I don’t think I realized how much I missed adult-only conversation with girlfriends until these two trips. I have made some good friends in the years since Addison was born, but in most instances, our interactions have been limited to times that there were also kids swirling around. Part of further understanding my own brand of introversion is recognizing that conversations with kids around, though enjoyable, usually don’t rise to the level of soul-feeding for me — partly because it’s hard to go in depth into some of the things I enjoy exploring (faith and doubt, women’s issues, identity, relationship dynamics) when you could get interrupted at any moment and partly because I am sensitive to environmental noise (which never stops when Addison’s around). (Sidenote: if you’re interested in introversion, read Quiet: The Power of Introverts in a World that Can’t Stop Talking by Susan Cain. Intriguing doesn’t even begin to express it!)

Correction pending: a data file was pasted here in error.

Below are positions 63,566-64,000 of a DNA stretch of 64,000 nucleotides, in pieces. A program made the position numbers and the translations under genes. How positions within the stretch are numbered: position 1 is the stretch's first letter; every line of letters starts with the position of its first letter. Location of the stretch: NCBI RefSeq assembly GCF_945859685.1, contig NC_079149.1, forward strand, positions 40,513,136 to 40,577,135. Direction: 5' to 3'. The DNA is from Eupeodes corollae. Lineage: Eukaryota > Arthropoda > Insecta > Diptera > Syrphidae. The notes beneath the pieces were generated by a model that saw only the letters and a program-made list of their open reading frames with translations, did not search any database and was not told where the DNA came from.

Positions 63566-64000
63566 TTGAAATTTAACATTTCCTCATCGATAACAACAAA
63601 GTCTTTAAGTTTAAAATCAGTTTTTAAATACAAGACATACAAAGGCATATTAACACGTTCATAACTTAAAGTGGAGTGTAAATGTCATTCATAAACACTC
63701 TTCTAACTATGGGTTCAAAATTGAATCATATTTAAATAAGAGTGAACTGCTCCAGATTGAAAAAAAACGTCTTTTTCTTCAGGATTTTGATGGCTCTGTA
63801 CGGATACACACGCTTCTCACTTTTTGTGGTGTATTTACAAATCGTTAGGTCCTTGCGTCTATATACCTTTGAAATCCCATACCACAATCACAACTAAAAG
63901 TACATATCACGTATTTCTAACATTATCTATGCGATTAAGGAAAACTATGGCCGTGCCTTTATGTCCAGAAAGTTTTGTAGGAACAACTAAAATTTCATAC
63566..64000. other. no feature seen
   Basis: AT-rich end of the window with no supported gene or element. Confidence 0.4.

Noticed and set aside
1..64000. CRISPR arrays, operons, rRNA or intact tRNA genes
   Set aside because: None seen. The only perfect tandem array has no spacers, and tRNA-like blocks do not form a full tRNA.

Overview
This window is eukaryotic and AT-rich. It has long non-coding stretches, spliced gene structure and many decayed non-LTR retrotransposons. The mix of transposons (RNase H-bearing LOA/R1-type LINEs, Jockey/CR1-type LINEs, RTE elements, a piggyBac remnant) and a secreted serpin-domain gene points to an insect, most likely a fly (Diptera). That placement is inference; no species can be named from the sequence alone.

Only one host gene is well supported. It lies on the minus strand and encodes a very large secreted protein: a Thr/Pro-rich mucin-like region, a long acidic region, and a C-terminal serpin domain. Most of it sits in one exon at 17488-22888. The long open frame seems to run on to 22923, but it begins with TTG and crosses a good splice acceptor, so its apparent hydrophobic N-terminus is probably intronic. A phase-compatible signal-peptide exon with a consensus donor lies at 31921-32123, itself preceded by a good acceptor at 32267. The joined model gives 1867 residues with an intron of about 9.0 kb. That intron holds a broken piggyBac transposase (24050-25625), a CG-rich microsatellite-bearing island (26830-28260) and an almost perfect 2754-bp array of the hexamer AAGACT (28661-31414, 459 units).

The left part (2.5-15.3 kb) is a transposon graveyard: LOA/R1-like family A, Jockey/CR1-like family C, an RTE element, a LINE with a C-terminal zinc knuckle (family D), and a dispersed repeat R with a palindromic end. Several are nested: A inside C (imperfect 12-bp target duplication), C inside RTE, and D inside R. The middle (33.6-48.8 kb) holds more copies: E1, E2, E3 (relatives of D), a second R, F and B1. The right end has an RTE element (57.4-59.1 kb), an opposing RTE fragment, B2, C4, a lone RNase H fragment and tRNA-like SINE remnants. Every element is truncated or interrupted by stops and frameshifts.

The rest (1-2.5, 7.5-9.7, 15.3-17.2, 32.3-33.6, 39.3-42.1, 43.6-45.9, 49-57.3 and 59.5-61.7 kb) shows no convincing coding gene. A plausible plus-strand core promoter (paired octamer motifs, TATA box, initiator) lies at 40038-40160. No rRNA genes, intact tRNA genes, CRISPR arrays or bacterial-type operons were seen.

The topic of friendship has been on my mind a lot, actually. I felt I was a little slow to make new friends in our last location; I even started to wonder if somehow my ability to make friends had eroded over the years. I have known I was an introvert for a long time (reading Quiet actually made me realize how interconnected some of my most cherished personal traits are with my introversion), but at the same time, I have always had a number of deep friendships. And I still do, but most of those are long distance these days, and I was starting to worry that for some reason I had lost my edge in really connecting with people. Which is why the “girls’ week” I spent was such a godsend; I remembered that I can connect with people — some previous ability had not suddenly been lost. I just need to contemplate how best to meet my social needs in light of my physical limitations, work and parenting responsibilities, and new location. I need to determine my “personal social balance” and then act to make it happen. (I’ve taken your comment to heart, Alysa.)